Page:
Situated in the unlikely environs of a former power station on the banks of the River Thames, Tate Modern is the most visited art museum in the world, and a global landmark.

To celebrate its 10th anniversary in May, BBC Radio 4 has commissioned three writers to respond to Tate Modern, in three distinctive ways.

The series begins with A Modern Love Story by Mark Burgess, read by Clare Corbett. She plays Sophie, a young woman working in Tate Modern's education department. Her head is full of facts and figures about the building and its contents, but she has other things on her mind as well: the imminent arrival at the museum of old boyfriend Liam, who is down from Liverpool for the day.

The second monologue, The Way To Veritas by Roy Apps, is performed by Sidney Sloane, who plays Anthony, an art-lover with a particular interest in one of Tate Modern's most celebrated installations. The Pack, by German artist Joseph Beuys, is 24 sledges arranged behind the open rear door of a Volkswagen Campervan. It captivates Anthony completely, yet he struggles to determine the truth behind its conception.

The series ends with Shifting Sand, a satirical monologue written by Cathy Feeny and performed by Nicholas Boulton. He plays an unnamed conceptual artist, desperately trying to complete his latest installation, Sand. It could all go horribly wrong, but for the talent and ingenuity of his young assistant, Eve.

Readers/Clare Corbett, Sidney Sloane and Nicholas Boulton, Producer/Peter Hoare

BBC Radio 4 Publicity

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So Wrong It's Right Ep 1/5

New series
Tuesday 11 May
11.00-11.30pm BBC RADIO 4

Acerbic funny man and BBC presenter Charlie Brooker
Acerbic funny man and BBC presenter Charlie Brooker

Charlie Brooker hosts the comedy panel show that celebrates failure, with guests David Mitchell, Rufus Hound and Victoria Coren competing to supply the best wrong answers and stories.

It's a game of competitive ineptitude, the aim of which is to come up with the "most wrong" answer to each question.

In this show the panel's worst holiday experiences and the internet all come under the "wrong" spotlight – as well as the guests' best ideas for the worst new reality TV show. Can anyone be more "wrong" than Rufus Hound's pitch, the primetime reality show Blaze Of Granny?

Presenter/Charlie Brooker, Producer/Aled Evans

BBC Radio 4 Publicity

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BBC RADIO 5 LIVE Tuesday 11 May 2010
www.bbc.co.uk/5live

5 Live Sport

Live event/outside broadcast
Tuesday 11 May
7.00-10.30pm BBC RADIO 5 LIVE

Mark Pougatch has all the day's sports news, and, from 7.45pm, there is live commentary of the second leg of the first Championship play-off semi-final.

Presenter/Mark Pougatch, Producer/Patrick Nathanson

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BBC RADIO 5 LIVE SPORTS EXTRA
Tuesday 11 May 2010
www.bbc.co.uk/5livesportsextra

World Twenty20 Cricket

Live event/outside broadcast
Tuesday 11 May
5.45pm-1.15am BBC RADIO 5 LIVE SPORTS EXTRA

Uninterrupted commentary comes from two matches in the Super Eight round-robin stage of the ICC World Twenty20, as the final eight teams compete for a place in the semi-finals live from Gros Islet, St Lucia.

Play starts in the first game at 6pm and at 10pm in the second match of the day, with commentary from the Test Match Special team.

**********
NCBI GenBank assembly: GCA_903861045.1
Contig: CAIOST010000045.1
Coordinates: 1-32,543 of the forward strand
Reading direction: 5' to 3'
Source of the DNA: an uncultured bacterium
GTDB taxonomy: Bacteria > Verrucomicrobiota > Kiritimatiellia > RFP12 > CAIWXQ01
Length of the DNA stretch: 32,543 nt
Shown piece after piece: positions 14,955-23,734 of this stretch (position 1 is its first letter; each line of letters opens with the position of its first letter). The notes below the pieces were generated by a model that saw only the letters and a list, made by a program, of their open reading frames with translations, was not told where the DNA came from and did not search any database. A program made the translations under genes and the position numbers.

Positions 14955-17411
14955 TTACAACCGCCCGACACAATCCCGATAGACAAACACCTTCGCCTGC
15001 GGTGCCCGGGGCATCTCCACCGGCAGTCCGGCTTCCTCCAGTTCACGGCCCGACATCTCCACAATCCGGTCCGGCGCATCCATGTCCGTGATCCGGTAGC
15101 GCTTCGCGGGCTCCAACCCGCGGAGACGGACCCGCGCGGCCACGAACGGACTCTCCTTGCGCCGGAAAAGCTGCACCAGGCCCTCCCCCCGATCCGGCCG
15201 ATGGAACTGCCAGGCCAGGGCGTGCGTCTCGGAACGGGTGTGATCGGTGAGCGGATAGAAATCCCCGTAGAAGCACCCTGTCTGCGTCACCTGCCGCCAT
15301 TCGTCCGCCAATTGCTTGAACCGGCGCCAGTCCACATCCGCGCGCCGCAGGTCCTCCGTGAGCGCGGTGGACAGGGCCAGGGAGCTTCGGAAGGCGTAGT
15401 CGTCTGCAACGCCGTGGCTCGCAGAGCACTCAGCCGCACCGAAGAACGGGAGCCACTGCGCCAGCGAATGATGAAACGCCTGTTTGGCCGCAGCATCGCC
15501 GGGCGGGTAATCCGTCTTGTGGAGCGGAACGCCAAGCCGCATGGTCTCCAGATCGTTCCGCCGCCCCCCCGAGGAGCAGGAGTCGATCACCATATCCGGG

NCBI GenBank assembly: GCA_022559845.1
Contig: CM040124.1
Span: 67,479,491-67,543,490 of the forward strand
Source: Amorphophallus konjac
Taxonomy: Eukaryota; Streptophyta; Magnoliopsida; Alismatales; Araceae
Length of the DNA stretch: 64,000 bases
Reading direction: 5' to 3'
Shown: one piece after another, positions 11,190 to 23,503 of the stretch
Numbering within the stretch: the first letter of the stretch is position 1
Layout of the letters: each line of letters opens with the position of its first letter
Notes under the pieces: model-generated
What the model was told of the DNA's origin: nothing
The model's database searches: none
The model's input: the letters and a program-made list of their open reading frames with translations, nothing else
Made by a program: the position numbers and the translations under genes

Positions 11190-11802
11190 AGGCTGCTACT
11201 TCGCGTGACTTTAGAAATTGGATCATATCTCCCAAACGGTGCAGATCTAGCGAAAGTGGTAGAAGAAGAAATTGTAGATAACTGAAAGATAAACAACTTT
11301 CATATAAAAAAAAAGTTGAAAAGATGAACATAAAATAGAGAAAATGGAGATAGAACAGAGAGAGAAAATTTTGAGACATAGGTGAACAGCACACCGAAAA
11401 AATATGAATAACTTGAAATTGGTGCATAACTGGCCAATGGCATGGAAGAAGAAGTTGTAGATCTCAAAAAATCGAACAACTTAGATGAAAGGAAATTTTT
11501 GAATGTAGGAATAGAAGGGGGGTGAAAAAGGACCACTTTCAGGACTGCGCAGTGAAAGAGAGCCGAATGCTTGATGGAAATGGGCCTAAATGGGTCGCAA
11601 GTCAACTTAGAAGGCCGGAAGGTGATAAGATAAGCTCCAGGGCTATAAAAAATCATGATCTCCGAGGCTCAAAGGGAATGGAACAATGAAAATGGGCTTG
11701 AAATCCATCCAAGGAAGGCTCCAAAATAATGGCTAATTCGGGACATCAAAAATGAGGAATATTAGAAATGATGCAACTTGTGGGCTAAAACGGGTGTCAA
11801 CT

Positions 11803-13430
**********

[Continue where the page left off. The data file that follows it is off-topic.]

Producer/Jen McAllister

BBC Radio 5 Live Sports Extra Publicity

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BBC 6 MUSIC Tuesday 11 May 2010
www.bbc.co.uk/6music

Lauren Laverne

Tuesday 11 May
10.00am-1.00pm BBC 6 MUSIC

The Black Keys join Lauren Laverne for a live session at the BBC's Maida Vale studios.

The blues/rock duo of Dan Auerbach and Patrick Carney return this month with the critically acclaimed new album Brothers – the band's sixth offering. The new record comes hot on the heels of the Blakroc project, which found The Black Keys teaming up with hip-hop heavyweights Damon Dash, Mos Def and Q-Tip for an album released late last year.

Presenter/Lauren Laverne, Producer/Gary Bales

BBC 6 Music Publicity

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Gideon Coe

Tuesday 11 May
9.00pm-12.00midnight BBC 6 MUSIC

Gideon Coe plays session archive from Bright Eyes and Bristol's The Flatmates; a 2008 recording from Jack Rose; and the late Jamaican roots legend Prince Far I, via a 1978 session for John Peel. Concert archive includes a 2005 set from The Kills, the band featuring former Scarfo front-man (and Kate Moss's beau) Jamie Hince.

Presenter/Gideon Coe, Producer/Mark Sheldon

BBC 6 Music Publicity

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Live Music Hour

Monday 10 to Friday 14 May
4.00-5.00am BBC 6 MUSIC

Throughout the week, BBC 6 Music DJs are taking over the Live Music Hour, lovingly hand-picking their favourite concerts and sessions from the BBC's extensive archive.

This morning it's the turn of Andrew Collins, who has been manning the ramparts of the Big British Castle for Adam Buxton and Joe Cornish on a Saturday morning, aided and abetted by his partner in crime, comedian Richard Herring. Andrew has also been sitting in for Nemone every weekday afternoon.

With his impeccable credentials as a former NME journalist, and editor of Q Magazine, Andrew's rock 'n' roll stories include making toast with Radiohead, who he selects as his headline act, recorded live at the Glastonbury Festival in 2003.

He also picks sessions from Eighties Aussie band The Triffids and Sixties pop-beat combo The Move.

Presenter/Chris Hawkins, Producer/Claire Slevin

BBC 6 Music Publicity